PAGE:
Tourism Workshop – EU Expert, Prof. Dr Anne-Mette Hjalager

Tourism Workshop – EU Expert, Prof. Dr Anne-Mette Hjalager

Prof. Dr Anne-Mette Hjalager addressed “Innovation Policies in Transition – Possibilities and Challenges for OCTs”.  She grouped action on innovation into three areas: capacity-oriented challenges and system-oriented innovation and mission-oriented innovation policies.

Professor Hjalger listed the OCTs’ wicked problems that have implications on tourism: de-population; ageing population; migration; exposure to nature catastrophes; monocultures of the general business environment; depletion of resources fresh water, soil, and nature protection dilemmas.

Others are: anti- and counter-tourism ideologies and practices; financial dependency on mainland countries; human resources and capacities
and the continued uncertainty over Brexit negotiations.

In a separate presentation, she addressed the revitalising of tourism destinations such as closer links between tourism and gastronomy. Food is currently massively imported into the OCTs and gastronomy is under-sold as a tourist attraction. There is a lack of distinctive cuisines that can contribute to the tourist experience.

Professor Hjalger’s recommendations include getting closer to the food resources, curating landscapes and built heritage, encouraging connectivity between local food providers and the tourism industry and enhancing the gastronomic experiences for the visitors.

https://www.facebook.com/DYCAnguilla/videos/409763152891172/

 

tourism agriculture news Anguilla
Agriculture : les produits locaux fortement demandés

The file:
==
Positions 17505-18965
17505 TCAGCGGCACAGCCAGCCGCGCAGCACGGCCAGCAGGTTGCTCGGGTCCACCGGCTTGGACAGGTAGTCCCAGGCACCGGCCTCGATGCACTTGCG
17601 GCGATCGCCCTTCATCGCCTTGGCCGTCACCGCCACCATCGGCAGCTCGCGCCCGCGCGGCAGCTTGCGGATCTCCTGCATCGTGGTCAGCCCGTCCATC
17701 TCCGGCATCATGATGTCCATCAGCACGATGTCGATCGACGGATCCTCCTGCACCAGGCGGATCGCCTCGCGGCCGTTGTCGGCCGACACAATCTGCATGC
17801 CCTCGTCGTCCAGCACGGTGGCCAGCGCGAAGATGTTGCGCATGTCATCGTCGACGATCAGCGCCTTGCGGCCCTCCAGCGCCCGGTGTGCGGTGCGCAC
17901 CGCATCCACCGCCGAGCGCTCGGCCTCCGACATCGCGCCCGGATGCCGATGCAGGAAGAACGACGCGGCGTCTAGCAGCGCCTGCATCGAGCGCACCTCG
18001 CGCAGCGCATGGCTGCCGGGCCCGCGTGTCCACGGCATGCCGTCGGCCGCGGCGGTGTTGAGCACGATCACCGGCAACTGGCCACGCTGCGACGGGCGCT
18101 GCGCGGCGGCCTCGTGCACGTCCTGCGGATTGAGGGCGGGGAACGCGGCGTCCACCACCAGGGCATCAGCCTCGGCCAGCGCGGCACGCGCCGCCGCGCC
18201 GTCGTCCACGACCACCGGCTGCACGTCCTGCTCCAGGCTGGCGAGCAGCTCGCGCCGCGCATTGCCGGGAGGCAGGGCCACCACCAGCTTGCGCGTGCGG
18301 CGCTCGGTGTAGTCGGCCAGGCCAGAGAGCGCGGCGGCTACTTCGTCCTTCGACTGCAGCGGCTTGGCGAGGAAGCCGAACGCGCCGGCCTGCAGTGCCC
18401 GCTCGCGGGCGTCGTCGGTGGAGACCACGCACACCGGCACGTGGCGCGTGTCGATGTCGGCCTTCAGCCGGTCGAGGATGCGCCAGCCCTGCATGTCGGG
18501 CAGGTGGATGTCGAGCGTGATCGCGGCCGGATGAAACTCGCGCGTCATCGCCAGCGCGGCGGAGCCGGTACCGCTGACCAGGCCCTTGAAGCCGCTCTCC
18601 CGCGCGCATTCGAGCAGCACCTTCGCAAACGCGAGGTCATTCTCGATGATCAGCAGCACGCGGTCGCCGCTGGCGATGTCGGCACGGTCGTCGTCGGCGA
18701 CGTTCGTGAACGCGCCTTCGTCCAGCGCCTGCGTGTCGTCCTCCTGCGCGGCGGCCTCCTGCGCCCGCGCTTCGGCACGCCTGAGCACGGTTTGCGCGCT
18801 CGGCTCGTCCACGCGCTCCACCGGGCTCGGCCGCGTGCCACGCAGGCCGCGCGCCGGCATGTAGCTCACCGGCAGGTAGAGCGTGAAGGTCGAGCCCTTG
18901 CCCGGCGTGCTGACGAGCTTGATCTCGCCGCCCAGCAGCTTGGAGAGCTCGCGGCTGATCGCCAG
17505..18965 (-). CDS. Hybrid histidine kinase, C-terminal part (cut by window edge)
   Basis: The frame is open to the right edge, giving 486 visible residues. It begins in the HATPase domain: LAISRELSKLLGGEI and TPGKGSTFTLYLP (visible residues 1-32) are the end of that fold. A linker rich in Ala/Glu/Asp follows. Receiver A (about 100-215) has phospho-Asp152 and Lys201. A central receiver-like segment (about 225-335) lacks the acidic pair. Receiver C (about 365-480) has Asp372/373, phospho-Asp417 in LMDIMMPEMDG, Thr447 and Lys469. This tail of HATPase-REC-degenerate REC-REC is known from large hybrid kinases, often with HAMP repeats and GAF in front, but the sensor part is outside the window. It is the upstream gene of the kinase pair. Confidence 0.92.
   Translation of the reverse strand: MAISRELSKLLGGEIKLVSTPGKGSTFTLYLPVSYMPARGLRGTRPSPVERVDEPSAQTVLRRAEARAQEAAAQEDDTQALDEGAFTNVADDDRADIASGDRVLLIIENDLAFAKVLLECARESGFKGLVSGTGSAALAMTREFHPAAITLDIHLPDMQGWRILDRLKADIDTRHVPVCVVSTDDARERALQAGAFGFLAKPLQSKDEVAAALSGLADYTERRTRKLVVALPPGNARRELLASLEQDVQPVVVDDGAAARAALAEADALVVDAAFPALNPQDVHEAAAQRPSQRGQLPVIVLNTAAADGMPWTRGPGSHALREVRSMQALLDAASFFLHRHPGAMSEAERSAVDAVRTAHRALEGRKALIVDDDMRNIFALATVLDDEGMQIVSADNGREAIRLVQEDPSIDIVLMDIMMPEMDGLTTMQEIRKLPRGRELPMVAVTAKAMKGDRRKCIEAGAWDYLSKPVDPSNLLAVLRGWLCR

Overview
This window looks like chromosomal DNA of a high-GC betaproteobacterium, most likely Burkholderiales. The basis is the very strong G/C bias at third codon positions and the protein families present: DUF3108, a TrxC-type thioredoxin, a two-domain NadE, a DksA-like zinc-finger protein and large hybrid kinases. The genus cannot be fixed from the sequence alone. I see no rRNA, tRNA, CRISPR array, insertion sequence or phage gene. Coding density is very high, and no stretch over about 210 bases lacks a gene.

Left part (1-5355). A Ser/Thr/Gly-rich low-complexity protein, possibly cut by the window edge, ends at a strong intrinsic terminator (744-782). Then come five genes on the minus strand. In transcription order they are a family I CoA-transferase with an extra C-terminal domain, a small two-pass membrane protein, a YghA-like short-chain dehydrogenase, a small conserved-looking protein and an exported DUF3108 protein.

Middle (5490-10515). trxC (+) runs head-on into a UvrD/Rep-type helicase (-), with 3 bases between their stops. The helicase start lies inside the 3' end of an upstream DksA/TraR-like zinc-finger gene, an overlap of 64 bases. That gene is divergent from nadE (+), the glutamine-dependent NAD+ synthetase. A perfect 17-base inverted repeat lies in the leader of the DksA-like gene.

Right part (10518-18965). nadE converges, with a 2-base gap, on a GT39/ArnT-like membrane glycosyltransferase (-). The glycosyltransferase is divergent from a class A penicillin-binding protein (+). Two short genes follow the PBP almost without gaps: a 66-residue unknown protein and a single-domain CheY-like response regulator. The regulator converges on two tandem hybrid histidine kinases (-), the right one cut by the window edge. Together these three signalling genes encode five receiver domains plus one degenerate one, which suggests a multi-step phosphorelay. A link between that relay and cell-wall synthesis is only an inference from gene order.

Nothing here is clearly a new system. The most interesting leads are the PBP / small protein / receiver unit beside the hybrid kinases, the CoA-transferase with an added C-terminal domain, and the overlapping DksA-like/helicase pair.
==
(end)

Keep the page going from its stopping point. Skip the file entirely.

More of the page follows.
Agriculture : les produits locaux fortement demandés

200 tonnes de légumes importés par an à Wallis et Futuna, soit 40 millions de francs pacifique. C’est la preuve que la demande est très forte et que le marché s’annonce juteux. Et quand il s’agit de production locale 100% bio elle est encore plus importante. Seulement voilà la production de fruits et légumes locaux n’est pas encore suffisante pour satisfaire la clientèle.En savoir plus

agriculture news Wallis And futuna
The outermost regions: an asset for Europe

The outermost regions: an asset for Europe

The outermost regions of the European Union from as far as the Atlantic ocean, Indian ocean, the Caribbean sea or the Amazonia, represent valuable assets to the EU in key areas such as astrophysics, oceanography, renewable sources of energy or biotechnology. The outermost regions’ “S3 Network on smart specialisation” and the “Energy OR Network” will showcase the contribution of these regions to the development of blue innovation and decarbonisation of energy, providing innovative answers to global problems, with 4 flagship projects: * SLIME: a service for the monitoring and control of energy consumption in Reunion Island – www.energies-reunion.com European Week of Regions and Cities

agriculture news europeanunion-en
Mangroves & James Kairo VUB fellowship

Mangroves & James Kairo VUB fellowship

Mangroves are the epitome of life. They harbour species and life forms that cannot be found elsewhere. But above all they are the life support of communities around the world.

Mangroves are rapidly degrading and disappearing around the world. This is of serious concern to Dr James Kairo, who has been put forward as a VUB Fellow (VUB – Vrije Universteit Brussel – Free University of Brussels)  in recognition of his unique work studying and protecting mangroves. “He is one of the most versatile and productive people I have met,” says Professor Nico Koedam.

“This award shows that no matter where you come from, you can make a difference if you fight
for local communities and local environments.” James Kairo. Read more about  VUB & James

agriculture blue economy news Environment research and innovation Science Climate Change